Merger mania returns to the markets

Image caption BHP may have to increase its offer if it doesn't want Potash to slip through its fingers as rival bidders emerge

The dog days of summer are an unusual time to see a revival in billion-dollar mega-takeovers.

After a long dry spell, global mergers and acquisitions have totalled more than $200bn (£129bn) in the month of August, according to research firm Dealogic.

And September has started strong with a bid battle looming for the Potash Corporation of Saskatchewan, the world's top maker of fertiliser, Burger King being sold to private equity firm 3G Capital in a deal valued at $3.26bn and Hewlett-Packard raising its offer for the data storage company 3Par to $33 per share, or $2.1bn.

"There's finally some action in the equities markets," Benedict Willis, a veteran broker at Sunrise Securities, told the BBC from his trading post at the New York Stock Exchange.

"The people with the cash who have been sitting on it for two years are deciding that it's time to put their money to use, rather than keeping it under the mattress."

Who benefits?

With so many deals still being negotiated, investors expect to see a steady stream of mergers in the coming months.

Such takeovers tend to mean more business for traders, bankers and lawyers on "Wall Street" - the American reference to the world of finance. But are they as good for "Main Street", or rather, the real economy?

Companies around the world are sitting on piles of cash - at least $3 trillion by one count. And with interest rates near record lows, it makes little sense to keep that money in the bank.

But that does not mean the cash is about to trickle down to ordinary people.

Executives, economists and academics unanimously agree the answer is no. They say mergers are likely to result in job losses, especially in the current economic climate.

Robert Lamb, a businessman and professor at New York University's Stern School of Business, has seen the pattern play out time and again.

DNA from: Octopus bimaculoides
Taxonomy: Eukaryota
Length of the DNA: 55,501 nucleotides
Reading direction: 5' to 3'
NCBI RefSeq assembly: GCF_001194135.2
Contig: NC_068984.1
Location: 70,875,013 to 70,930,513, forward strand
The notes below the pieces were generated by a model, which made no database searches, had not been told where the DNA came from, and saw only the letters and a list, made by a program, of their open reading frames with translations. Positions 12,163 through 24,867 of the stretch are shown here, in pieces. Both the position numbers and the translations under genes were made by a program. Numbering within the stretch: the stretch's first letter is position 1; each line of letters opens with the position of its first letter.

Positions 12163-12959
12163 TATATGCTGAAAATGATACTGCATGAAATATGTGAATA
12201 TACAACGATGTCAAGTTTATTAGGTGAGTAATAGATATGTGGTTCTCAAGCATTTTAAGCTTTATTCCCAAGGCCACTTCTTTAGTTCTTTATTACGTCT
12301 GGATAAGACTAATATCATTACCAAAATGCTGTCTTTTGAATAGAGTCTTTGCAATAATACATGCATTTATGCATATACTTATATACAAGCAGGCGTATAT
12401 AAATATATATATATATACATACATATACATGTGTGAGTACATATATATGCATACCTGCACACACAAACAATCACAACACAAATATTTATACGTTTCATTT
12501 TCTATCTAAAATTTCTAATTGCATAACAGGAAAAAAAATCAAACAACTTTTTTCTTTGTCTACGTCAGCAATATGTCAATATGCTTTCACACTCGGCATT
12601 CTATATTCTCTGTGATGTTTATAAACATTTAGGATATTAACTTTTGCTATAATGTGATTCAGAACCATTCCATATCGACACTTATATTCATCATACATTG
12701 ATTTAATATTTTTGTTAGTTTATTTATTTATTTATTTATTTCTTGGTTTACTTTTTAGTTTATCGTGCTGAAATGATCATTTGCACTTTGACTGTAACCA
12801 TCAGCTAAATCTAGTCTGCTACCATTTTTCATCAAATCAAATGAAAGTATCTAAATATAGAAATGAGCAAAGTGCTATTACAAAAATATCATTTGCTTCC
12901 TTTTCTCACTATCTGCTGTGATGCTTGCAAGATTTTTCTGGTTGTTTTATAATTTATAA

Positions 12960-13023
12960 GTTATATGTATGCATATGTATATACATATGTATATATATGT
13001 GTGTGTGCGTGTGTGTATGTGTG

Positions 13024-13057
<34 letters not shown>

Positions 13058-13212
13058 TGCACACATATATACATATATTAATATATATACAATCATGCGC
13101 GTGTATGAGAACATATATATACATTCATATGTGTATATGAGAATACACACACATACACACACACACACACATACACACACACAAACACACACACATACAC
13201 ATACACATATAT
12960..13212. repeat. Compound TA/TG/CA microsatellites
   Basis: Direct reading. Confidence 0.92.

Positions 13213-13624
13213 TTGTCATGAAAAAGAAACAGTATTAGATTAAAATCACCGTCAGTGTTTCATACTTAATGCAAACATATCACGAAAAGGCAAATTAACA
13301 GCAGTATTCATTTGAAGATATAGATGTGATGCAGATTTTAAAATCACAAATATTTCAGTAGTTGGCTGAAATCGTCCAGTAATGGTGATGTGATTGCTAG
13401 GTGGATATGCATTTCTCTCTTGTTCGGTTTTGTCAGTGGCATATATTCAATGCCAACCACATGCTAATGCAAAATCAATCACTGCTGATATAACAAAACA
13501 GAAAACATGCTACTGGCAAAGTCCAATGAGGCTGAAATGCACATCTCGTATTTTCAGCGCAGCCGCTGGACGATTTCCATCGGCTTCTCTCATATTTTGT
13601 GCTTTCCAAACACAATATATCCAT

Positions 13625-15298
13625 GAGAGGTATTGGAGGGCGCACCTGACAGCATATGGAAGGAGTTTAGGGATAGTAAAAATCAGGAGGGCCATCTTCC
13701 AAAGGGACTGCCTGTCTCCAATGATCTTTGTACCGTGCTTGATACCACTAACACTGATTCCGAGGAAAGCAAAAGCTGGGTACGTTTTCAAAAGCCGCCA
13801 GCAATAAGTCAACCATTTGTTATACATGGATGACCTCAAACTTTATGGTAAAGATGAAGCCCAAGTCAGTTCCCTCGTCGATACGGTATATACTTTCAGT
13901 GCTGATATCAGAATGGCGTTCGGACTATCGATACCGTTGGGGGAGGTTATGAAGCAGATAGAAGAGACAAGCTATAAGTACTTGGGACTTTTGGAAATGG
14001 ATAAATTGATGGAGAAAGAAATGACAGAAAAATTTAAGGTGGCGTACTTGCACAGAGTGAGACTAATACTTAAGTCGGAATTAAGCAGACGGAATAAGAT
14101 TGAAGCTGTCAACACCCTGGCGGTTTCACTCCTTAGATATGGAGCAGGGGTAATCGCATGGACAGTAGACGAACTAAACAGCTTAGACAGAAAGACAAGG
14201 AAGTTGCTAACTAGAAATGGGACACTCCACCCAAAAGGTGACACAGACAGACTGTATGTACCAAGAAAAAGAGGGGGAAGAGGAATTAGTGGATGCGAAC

"Firing people is the easiest and cheapest way to make back the money spent on the acquisition. Companies feel they can cut their way to greatness," he says.

Professor Lamb, who sits on the board of several firms, says companies that pay more for their acquisitions tend to fire more workers in order to recoup the premium price paid.

In the US, the unemployment rate stood at 9.5% at the end of July. In the 27-member European Union, the jobless rate has held steady at 9.6% throughout most of 2010.

Joblessness has remained persistently high, with companies hiring, but at a slow pace.

Rita McGrath, a professor at the Columbia School of Business, says a wave of mergers will worsen the already gloomy global jobs market.

Bargain hunt

A look at Australian miner BHP Billiton's attempted $40bn hostile takeover of the Potash Corporation of Saskatchewan, the world's top maker of fertiliser, makes clear the financial dynamics at work for many firms.

The cash-rich company has two main ways to expand its business: grow its own operations, or buy existing assets from another firm.

According to Mr Willis, Potash is an attractive acquisition target because its shares are trading at roughly half the value they were two years ago, when commodities prices surged.

He asks rhetorically: "Why would you spend your own money on hiring new workers when you can buy another profitable company for 50 cents on the dollar?"

It is a similar story for Buffalo, New York-based lender First Niagara Financial Group. The bank has agreed to purchase NewAlliance Bancshares, a bank based in Connecticut. The merger is the biggest for American banks since the 2008 financial crisis.

In a presentation to investors, the merger was projected to save between 20% to 25% of annual operating expenses at NewAlliance.

First Niagara has not announced any job cuts, but Prof Lamb says the term "cost saves" is usually code for expected lay-offs.

As for BHP, it is on a charm offensive to persuade Canadian officials to back its hostile bid for Potash. The miner has pledged to maintain jobs in Saskatchewan and New Brunswick for the foreseeable future.

But judging by the history of how mergers and acquisitions affect employment, a bonanza of deal-making is likely to result in fewer jobs all around.

More on this story

Related Internet links

The BBC is not responsible for the content of external Internet sites